Routing and Spectrum Allocation for Multicast Traffic in Elastic Optical Networks


Student thesis: Doctoral Thesis

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Award date20 Mar 2018


Internet traffic has been experiencing an enormous growth in the past few decades. This growth will continue with the increasing demand for and popularity of new services such as cloud computing. In particular, cloud service providers (CSP), such as Google and Facebook, transport and replicate their data between geographically distributed datacenters using inter-datacenter wide area networks. How to improve the network throughput in order to sustain growth has emerged as an important research problem.

The traditional Wavelength-Division Multiplexing (WDM) optical networks may not provide a viable solution since their frequency-grid follows the ITU-T standards and is therefore coarse and fixed, leading to inflexibility in spectrum resource allocation and low spectrum efficiency. For example, it is a waste of spectrum to allocate 50-GHz bandwidth to a 10-Gb/s connection. To mitigate these drawbacks, Elastic Optical Networks (EONs) have been proposed finer granularity and to allow for partial spectrum overlapping. EONs have many advantages, e.g., the support of high speed transmissions beyond 100 Gb/s, and new features, e.g., distance-adaptive transmission. These features make it a promising candidate for next-generation optical transport networks. This thesis focuses on efficient designs of EONs for multicast services, as could be, required by the aforementioned data replication.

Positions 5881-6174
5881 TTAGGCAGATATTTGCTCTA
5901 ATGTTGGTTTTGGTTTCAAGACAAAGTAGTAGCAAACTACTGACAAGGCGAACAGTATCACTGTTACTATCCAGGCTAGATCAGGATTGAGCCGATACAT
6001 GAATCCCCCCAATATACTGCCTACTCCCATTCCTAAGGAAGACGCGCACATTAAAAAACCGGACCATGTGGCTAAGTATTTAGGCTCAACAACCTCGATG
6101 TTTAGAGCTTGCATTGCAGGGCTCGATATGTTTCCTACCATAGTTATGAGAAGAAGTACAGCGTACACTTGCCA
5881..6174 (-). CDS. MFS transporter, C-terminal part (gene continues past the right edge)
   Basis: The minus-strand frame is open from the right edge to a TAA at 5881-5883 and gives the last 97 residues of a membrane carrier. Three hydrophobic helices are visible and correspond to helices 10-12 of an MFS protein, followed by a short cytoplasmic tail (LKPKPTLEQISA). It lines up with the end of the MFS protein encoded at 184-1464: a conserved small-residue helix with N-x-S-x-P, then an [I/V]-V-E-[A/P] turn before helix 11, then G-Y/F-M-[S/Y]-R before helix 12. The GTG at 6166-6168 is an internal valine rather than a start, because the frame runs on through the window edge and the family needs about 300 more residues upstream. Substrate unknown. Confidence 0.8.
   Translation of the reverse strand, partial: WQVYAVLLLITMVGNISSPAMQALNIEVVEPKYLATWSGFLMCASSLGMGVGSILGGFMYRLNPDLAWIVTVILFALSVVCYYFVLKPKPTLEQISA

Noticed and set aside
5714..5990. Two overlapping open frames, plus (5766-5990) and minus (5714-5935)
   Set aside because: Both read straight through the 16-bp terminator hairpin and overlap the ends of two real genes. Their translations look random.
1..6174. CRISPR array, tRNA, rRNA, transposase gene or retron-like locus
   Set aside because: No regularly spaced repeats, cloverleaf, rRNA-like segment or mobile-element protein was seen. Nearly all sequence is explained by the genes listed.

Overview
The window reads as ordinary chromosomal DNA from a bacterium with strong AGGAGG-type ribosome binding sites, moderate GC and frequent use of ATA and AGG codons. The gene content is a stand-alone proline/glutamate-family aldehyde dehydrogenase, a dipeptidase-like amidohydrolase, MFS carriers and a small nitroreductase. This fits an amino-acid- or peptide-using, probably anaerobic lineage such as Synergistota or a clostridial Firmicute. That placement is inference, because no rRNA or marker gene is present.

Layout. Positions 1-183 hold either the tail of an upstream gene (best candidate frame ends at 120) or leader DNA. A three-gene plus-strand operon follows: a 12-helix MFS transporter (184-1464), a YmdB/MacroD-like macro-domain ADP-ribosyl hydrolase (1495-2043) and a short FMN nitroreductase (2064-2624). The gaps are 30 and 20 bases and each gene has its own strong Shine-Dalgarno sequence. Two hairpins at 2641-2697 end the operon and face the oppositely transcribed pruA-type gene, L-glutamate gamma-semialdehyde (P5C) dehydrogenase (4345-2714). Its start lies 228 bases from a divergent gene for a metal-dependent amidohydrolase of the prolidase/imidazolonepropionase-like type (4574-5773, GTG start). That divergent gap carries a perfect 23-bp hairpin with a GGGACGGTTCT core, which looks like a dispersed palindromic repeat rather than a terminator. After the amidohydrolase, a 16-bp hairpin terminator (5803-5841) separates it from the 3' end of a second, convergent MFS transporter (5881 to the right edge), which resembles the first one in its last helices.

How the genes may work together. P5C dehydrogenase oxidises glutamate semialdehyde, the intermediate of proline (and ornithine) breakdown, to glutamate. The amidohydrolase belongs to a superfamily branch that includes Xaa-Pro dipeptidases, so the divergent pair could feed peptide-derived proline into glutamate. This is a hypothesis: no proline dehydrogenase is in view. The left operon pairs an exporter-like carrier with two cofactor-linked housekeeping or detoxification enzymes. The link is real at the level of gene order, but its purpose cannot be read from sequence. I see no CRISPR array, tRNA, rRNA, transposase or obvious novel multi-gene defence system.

Three technologies, namely, lightpath, light-tree, and light-trail, can be utilized for the provision of multicast services. As the latter two are inherent to support optical multicasting, a multicast can be provisioned either by a single light-tree/light-trail or multiple light-trees/light-trails, each connecting the source to a subset of the destinations, while for the lightpath technology, a multicast is provisioned by lightpaths, each connecting the source to a destination. We made a comprehensive comparison among these five schemes in the context of EONs taking into account their distance-adaptive transmission capability. Numerical results illustrate their performances for a range of cases.

We then adopt the light-tree scheme as is simple but efficient, and address the problem of accommodating multiple multicast demands in EONs. For this problem, we provide a Mixed Integer Linear Programming (MILP) formulation for the small-size problems. We also propose an efficient heuristic algorithm for large instances, and compare it to existing approaches. Moreover, since heuristics accommodate demands in a sequence order and different sequences yield varied performances, we investigated the impact of sequences on the heuristic performance by proposing a couple of ordering strategies for good solutions. Numerical results show that the proposed algorithm achieves better performance than the existing ones in the various cases, and approaches the optimum obtained by the MILP algorithm.

We also consider protection in the EON design in the event of single-link failures. We provision each multicast demand by a light-tree, and protect these light-trees against any single-link failure. Given an EON and a set of multicast demands, the objective is to minimize the bandwidth requirement under the condition that all the demands are accommodated by distance-adaptive spectrum allocation. For the static traffic model, we provide a MILP formulation and propose an efficient heuristic algorithm for the protection scheme. We also consider a dynamic traffic model where a Markov-chain simulation is used to evaluate the performance of the proposed algorithm. Numerical results demonstrate the effectiveness of the proposed algorithm.